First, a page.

Three Principles on Dog Obedience Training
Even dogs with some of the best well breeding or dogs that are well adapted to humans still need some basic obedience training, because these skills are not something they pick up on their own. To be successful in obedience training you need to understand the differences between effective and non-effective training techniques. Principles to Learn:
First Principle: CONSISTANCY
Consistency is the first basic rule in effective dog training. You need to be consistent in the words you use, the tone they are spoken in and the actions that accompany them. During the beginning of the training, the trainer or the dog owner must decide what should be the parameters of training, such as what and how you are going to teach the dog.
For example saying the word “come”, does not make any sense to a dog. He does not understand things the way humans think and he does not understand the language we use. It is important to make the training effective, by being very consistent in attaching the same voice tone, body movement or hand jester with every command that is given to your dog.
Another example would be, if you are using the command “come”, make sure that everyone in the household use it in a same type of manner. The command “Come” specifically means that the dog should approach the giver of the command. When you are using this command be sure not to use any signals or body movements that would be confusing to the dog.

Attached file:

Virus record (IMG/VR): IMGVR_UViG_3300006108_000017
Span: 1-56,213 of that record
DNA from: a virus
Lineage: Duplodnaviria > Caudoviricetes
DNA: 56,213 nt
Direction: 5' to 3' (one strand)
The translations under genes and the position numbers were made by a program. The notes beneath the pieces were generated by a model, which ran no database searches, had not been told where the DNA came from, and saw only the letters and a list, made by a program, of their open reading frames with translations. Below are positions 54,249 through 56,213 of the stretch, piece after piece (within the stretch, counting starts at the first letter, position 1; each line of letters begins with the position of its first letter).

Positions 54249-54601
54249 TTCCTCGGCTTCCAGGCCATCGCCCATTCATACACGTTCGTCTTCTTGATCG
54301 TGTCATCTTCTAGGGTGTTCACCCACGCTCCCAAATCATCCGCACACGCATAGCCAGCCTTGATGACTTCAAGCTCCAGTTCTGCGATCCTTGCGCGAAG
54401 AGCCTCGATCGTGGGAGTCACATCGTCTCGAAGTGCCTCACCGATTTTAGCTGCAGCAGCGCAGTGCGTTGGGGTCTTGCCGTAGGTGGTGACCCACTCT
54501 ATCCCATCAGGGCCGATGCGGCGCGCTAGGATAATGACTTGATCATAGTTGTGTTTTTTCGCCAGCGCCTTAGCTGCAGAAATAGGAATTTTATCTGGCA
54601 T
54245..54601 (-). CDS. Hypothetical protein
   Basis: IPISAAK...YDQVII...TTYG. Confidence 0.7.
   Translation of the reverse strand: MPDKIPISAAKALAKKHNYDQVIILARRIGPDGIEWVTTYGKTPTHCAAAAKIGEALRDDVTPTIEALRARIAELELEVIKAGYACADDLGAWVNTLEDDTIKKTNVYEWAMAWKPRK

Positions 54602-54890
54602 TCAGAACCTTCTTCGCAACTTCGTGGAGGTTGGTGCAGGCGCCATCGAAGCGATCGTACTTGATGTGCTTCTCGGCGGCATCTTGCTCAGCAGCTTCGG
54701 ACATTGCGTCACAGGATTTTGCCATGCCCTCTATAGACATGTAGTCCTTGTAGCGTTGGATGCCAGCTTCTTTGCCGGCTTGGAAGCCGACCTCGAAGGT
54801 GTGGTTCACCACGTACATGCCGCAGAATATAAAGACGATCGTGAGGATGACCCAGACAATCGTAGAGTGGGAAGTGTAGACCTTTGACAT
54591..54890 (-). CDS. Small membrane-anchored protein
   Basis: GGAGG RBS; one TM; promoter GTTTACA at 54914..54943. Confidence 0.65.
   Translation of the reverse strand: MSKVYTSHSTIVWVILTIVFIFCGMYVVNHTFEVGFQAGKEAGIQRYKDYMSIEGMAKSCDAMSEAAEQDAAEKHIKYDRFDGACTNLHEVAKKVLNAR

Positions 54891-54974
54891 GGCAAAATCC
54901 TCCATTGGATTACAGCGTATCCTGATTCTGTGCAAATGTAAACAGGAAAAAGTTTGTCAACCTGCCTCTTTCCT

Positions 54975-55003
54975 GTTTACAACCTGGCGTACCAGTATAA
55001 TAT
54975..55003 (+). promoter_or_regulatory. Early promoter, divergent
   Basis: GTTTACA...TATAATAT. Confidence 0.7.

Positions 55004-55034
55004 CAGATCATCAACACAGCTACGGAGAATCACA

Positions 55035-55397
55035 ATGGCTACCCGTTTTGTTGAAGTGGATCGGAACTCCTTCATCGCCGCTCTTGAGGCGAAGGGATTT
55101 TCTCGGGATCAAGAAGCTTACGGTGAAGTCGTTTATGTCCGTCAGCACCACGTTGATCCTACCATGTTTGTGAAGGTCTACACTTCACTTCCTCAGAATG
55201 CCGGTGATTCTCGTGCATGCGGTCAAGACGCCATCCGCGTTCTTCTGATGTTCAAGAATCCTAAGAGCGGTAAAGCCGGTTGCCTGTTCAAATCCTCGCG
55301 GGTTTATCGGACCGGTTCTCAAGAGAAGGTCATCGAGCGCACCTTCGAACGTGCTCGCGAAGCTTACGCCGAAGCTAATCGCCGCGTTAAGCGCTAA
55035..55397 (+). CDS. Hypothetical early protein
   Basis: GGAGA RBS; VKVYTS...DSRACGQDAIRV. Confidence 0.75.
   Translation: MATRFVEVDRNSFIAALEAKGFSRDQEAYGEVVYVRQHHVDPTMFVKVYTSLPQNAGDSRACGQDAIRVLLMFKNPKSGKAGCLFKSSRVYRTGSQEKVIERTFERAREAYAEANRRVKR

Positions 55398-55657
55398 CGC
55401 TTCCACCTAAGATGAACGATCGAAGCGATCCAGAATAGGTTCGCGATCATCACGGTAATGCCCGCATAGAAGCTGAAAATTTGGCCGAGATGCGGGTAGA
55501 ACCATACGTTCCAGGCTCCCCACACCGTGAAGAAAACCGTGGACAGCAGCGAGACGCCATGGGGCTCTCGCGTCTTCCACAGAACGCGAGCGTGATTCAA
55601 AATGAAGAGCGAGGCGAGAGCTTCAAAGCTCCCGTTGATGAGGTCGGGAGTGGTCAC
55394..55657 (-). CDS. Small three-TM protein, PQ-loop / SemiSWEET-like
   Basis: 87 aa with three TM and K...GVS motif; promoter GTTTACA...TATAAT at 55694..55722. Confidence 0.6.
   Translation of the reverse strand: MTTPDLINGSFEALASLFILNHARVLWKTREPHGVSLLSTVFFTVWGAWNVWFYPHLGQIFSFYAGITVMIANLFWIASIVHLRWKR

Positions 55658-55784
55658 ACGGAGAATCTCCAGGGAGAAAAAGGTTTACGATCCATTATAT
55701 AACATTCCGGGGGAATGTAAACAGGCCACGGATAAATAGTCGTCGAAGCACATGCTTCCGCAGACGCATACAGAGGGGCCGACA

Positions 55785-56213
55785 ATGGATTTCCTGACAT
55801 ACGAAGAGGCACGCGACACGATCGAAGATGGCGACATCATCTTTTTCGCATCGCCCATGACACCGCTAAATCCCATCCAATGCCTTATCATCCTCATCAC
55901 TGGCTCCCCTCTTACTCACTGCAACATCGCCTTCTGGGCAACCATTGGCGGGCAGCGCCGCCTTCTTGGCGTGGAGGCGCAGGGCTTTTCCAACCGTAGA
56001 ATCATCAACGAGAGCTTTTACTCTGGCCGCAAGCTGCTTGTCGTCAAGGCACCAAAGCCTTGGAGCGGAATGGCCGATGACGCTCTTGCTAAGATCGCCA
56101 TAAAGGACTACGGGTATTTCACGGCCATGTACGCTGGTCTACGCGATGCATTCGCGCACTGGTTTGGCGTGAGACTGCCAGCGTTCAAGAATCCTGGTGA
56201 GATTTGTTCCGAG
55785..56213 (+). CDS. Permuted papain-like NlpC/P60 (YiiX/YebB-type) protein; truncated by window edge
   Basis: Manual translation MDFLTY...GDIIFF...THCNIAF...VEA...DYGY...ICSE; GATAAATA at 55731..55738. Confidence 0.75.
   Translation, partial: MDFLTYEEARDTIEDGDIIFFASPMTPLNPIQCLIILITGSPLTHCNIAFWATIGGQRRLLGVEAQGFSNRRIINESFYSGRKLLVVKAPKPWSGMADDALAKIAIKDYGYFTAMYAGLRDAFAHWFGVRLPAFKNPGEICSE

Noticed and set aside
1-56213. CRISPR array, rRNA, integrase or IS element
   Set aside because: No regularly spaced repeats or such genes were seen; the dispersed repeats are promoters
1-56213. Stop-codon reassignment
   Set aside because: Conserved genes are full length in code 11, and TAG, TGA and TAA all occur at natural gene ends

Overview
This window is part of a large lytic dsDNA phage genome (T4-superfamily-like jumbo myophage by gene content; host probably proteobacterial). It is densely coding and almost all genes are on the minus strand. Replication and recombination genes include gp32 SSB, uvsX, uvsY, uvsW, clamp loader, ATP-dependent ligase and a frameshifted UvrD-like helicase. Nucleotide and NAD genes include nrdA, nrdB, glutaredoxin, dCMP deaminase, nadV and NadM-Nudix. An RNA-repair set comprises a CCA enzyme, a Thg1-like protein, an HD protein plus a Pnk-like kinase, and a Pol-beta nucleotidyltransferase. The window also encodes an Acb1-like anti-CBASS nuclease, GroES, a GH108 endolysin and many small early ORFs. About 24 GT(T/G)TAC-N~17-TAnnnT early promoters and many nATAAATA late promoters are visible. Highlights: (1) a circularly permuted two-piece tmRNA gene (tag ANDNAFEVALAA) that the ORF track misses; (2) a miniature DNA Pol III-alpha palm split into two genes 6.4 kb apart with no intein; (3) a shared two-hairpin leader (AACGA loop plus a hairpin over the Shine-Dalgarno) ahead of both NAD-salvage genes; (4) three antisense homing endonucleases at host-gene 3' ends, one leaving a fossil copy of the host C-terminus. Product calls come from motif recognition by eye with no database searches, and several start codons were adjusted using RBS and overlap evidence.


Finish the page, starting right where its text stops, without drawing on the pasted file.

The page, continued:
Don’t be deterred in your training efforts if the dog does not come to your right away, be patient and don’t force or scold him. If you punish the dog over and over after giving the command they will begin to associate the word with the punishment. He will not follow the same command since in his mind, he remembers it will lead to punishment.
Being consistent in your dog commands is to be followed by anyone who works with the dog. For instance if you are teaching the word “come”, others should not use the words, ’come here boy’ or ’here’, because this will only confuse the dog.
Principle Two: KEEP IT SHORT
Both the amount of time you spend training and the words you use as commands should be kept short. Dogs tend to have a short attention span, it is best to limit the training so they keep the interest level to it’s peak during the days lesson. Puppies usually react to a specific stimulus, but not for a very long time, they may begin to chase a moving toy, and quickly lose interest, then move on to the next thing.
They can quickly loose interest in an activity sometimes within just moments after beginning, and will need something else to stimulate their senses. The same thing happens in training therefore, it should be limited only to 10 minutes to 15 minutes of regular training.
Principle Three: DO NOT USE FORCE and PUNISHMENT
A trainer should never hurt the dog in any way, you should make it a goal to have the training be a positive experience for all involved. Also, never force the dog to follow the command if he is not prepared for, or punish a dog for something he did during training that he did not understand.
Make sure not to over do it when training your dog. The dog does not understand that he should learn things “instantly” and he does not realize that you are becoming impatient with the speed he is picking up the training. All he knows is that you are mad.
So do not use force as this does not communicate your meaning properly, instead gives a negative reinforcement. If he knows that he is praised when he does something right, he should not be praised when he does not follow a command.